I am grateful that my beloved father is spared the anguish which the approaching Centenary of Abraham Lincoln would most assuredly have awakened in him.  Although the tragedy of those awful days is scarcely within my recollection it has brought sorrow even unto the third generation and in these days of my enforced residence in Washington I am also sitting ‘within the shadow’

Believe me, dear Mr. Gilder

Most sincerely yours

Edwina Booth Grossman

Mr. Gilder fulfilled Edwina’s wishes and, in the April, 1909 edition of Century Magazine, at the end of an article about Edwin Booth and Lincoln, he published this note:

Gilder's note for Edwina concerning Joe identifying Wilkes

Also, back in 2000, this letter, along with the lock of Wilkes’ hair Edwina mentions, were sold at auction by Christie’s for $35,250.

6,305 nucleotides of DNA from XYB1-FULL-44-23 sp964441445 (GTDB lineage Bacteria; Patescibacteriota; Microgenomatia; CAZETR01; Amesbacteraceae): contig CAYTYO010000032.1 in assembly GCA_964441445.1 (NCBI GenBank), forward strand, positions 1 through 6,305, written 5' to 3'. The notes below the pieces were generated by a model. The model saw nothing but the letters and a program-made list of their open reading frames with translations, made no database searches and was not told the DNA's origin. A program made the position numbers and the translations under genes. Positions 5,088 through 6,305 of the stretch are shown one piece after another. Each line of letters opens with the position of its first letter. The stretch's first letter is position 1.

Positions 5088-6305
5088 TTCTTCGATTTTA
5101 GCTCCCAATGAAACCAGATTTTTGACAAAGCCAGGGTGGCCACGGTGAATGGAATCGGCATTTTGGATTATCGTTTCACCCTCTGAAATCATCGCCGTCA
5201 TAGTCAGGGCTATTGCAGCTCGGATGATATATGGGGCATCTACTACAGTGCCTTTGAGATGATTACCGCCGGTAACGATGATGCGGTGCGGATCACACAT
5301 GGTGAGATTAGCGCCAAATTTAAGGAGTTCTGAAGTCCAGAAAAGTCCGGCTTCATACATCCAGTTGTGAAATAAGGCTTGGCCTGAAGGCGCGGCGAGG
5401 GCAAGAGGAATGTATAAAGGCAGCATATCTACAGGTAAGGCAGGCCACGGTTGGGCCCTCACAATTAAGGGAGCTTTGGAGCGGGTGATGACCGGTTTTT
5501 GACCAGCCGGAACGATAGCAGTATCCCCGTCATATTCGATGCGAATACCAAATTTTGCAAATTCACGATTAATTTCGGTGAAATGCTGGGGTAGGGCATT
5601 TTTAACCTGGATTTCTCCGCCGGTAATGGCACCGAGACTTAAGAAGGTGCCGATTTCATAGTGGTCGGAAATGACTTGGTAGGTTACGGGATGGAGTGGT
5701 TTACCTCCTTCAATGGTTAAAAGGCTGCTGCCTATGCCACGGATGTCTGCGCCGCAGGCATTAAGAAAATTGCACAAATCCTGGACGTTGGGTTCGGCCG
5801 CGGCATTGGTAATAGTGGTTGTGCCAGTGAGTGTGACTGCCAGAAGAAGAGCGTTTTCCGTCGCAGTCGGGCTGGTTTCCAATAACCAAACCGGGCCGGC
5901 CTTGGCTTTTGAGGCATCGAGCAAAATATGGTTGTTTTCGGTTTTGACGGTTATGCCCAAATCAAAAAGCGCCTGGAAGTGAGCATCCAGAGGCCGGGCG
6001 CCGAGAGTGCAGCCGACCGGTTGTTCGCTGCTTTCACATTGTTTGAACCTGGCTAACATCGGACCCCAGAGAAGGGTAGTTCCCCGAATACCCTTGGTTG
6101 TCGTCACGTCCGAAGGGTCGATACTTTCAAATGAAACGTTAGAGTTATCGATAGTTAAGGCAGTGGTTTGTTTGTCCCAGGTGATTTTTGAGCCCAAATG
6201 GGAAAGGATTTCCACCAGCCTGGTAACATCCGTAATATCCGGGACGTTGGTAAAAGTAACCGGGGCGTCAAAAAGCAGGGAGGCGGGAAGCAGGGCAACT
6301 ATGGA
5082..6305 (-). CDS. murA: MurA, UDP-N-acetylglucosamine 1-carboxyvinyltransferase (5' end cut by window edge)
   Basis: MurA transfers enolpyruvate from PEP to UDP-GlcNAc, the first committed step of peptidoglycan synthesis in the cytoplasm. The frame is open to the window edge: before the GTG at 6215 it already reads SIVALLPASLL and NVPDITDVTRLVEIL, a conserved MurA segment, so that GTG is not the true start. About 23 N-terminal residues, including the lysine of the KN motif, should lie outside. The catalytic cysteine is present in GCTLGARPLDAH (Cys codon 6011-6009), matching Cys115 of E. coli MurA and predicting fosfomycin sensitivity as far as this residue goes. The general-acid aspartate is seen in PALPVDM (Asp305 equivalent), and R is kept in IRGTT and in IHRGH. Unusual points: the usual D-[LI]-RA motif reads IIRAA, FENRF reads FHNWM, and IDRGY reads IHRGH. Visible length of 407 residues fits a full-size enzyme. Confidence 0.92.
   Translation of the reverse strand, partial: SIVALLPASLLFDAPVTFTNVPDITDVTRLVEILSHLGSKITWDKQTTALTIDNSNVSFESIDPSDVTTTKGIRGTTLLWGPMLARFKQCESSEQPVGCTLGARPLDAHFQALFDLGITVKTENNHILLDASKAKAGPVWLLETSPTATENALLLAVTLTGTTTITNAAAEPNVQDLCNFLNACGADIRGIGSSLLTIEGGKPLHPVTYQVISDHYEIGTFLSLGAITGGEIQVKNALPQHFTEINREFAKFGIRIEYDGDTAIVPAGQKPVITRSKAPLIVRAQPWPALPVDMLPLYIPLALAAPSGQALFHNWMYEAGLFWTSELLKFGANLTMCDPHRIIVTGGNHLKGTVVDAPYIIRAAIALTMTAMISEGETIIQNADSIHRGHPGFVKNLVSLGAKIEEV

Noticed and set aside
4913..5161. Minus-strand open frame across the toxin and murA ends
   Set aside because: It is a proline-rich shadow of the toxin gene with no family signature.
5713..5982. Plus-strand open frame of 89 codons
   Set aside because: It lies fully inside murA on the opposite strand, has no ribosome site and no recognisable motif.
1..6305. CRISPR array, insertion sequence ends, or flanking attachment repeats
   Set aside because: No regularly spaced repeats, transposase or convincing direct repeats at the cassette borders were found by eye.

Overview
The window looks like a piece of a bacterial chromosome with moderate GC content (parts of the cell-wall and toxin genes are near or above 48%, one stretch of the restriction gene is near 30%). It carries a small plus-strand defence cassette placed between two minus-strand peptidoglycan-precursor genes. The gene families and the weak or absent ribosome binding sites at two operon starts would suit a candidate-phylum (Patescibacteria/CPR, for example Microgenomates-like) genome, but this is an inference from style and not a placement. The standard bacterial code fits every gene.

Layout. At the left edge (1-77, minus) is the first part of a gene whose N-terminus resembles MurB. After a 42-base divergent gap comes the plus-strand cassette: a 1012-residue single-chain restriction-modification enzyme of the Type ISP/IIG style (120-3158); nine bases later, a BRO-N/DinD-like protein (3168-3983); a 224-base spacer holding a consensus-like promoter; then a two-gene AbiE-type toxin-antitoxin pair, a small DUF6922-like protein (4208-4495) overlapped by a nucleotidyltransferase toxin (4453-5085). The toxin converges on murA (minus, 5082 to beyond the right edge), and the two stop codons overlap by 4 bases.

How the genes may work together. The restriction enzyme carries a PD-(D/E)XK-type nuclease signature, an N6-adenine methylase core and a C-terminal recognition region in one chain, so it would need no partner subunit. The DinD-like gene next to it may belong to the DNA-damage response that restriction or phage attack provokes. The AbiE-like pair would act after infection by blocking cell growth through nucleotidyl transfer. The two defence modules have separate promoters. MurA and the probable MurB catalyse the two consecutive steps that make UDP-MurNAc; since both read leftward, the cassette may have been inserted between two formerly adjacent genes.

Grossman Crowninshield JWB hair lock

References:
James O. Hall Research Papers
Century Magazine (April, 1909)
Christie’s

Categories: Uncategorized | Tags: , | 19 Comments

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19 thoughts on ““That ghastly errand”

  1. Has any DNA testing been done on the hair to match it with a Booth descendant? This could finally put the question of “who’s buried in Booth’s grave” to rest.

    • From my extensive training from watching Forensic shows like CSI, I believe that getting DNA from hair requires the end of the hair follicle. The DNA would be in the small amount of tissue at the root of the hair. I don’t believe you can get viable DNA from a lock of hair that has been cut off without the root.